Dallas might not miss Lawrence for more than half of the games; but the impact has more reach than that. For a rookie, missing training camp is a big blow to their development as a first-year guy. Ask the team what it feels a lesser scenario robbed them of Morris Claiborne’s potential; and this is a far longer stint on the sideline. Lawrence getting a full month of practice time going up against one of the top left tackles in the game, Tyron Smith, was paramount to his learning curve.

Without that work, there is no way for Lawrence to realize the full potential of his rookie season; no matter what the results end up being. Every player is different, but experience is experience. The team doesn’t spend a month in Oxnard, California because it’s a family vacation. Practice matters.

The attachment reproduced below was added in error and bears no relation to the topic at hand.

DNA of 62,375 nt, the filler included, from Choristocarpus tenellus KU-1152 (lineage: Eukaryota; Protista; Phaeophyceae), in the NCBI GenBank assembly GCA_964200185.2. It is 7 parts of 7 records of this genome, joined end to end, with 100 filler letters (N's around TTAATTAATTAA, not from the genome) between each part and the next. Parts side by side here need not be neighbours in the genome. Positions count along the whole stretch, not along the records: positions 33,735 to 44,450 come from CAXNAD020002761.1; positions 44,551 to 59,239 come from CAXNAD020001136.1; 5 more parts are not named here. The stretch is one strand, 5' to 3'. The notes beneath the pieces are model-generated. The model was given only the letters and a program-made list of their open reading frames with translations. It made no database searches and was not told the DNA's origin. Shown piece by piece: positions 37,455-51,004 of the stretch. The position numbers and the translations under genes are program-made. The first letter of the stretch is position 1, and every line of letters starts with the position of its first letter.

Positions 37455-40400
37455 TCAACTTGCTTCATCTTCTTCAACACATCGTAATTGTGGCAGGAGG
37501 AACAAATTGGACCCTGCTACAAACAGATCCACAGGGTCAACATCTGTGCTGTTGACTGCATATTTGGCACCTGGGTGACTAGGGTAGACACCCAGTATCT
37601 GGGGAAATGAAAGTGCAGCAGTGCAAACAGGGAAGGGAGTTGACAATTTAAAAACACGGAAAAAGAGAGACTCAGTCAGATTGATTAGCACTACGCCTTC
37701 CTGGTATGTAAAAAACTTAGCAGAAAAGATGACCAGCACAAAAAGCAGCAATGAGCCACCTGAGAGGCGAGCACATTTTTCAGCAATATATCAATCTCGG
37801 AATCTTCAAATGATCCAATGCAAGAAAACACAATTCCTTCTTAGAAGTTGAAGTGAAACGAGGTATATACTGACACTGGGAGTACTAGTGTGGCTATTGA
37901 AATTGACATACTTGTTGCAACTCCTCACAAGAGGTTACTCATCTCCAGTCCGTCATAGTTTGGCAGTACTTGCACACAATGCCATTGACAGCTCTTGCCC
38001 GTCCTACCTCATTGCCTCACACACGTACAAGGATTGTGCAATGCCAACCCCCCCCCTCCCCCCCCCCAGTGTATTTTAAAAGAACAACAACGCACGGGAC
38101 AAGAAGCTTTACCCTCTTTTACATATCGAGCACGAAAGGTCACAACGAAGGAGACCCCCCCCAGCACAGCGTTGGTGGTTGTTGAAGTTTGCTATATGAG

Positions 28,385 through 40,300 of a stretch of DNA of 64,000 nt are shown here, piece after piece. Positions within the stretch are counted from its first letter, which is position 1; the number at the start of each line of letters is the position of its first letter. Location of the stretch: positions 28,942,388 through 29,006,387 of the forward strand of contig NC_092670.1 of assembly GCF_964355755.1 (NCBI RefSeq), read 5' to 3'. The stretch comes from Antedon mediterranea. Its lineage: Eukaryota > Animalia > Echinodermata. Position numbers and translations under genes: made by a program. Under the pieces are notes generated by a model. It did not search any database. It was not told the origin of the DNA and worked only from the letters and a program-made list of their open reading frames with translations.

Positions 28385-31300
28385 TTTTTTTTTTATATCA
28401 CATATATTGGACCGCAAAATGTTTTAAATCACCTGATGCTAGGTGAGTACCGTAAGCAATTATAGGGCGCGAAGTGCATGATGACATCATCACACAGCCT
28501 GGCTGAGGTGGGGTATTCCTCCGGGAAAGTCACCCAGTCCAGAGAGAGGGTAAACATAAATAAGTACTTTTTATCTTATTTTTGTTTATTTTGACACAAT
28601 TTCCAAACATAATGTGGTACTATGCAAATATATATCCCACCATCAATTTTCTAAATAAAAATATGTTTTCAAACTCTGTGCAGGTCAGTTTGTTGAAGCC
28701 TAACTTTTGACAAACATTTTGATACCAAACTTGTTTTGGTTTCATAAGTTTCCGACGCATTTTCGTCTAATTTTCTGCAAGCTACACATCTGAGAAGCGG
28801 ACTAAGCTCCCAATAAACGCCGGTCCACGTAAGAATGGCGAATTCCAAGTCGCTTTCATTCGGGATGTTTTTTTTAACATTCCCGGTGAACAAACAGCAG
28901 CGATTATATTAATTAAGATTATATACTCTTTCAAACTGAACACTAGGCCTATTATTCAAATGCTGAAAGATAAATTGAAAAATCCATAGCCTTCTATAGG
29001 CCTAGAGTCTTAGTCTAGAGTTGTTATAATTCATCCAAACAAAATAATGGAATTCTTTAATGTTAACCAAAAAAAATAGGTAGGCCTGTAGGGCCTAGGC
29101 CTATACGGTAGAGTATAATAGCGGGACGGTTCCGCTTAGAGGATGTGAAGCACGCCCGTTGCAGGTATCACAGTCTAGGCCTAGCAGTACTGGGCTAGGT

Possible Replacements

As always, though, no one feels sorry for a team in the NFL because of injuries. The show goes on and one man's loss is another man's opportunity. Here's a look at the candidates who have a chance to show their true worth with Lawrence sidelined for a few months.

Jeremy Mincey

Mincey was signed in the first stint of free agency as a contingency plan if they weren’t able to upgrade the roster in a significant way through the draft. To this point, he has been running with the first team at right defensive end through training camp, and that should continue for the time being. Mincey had his career high in sacks with 11 back in 2011. At times, though, Mincey's dedication has been questioned.

George Selvie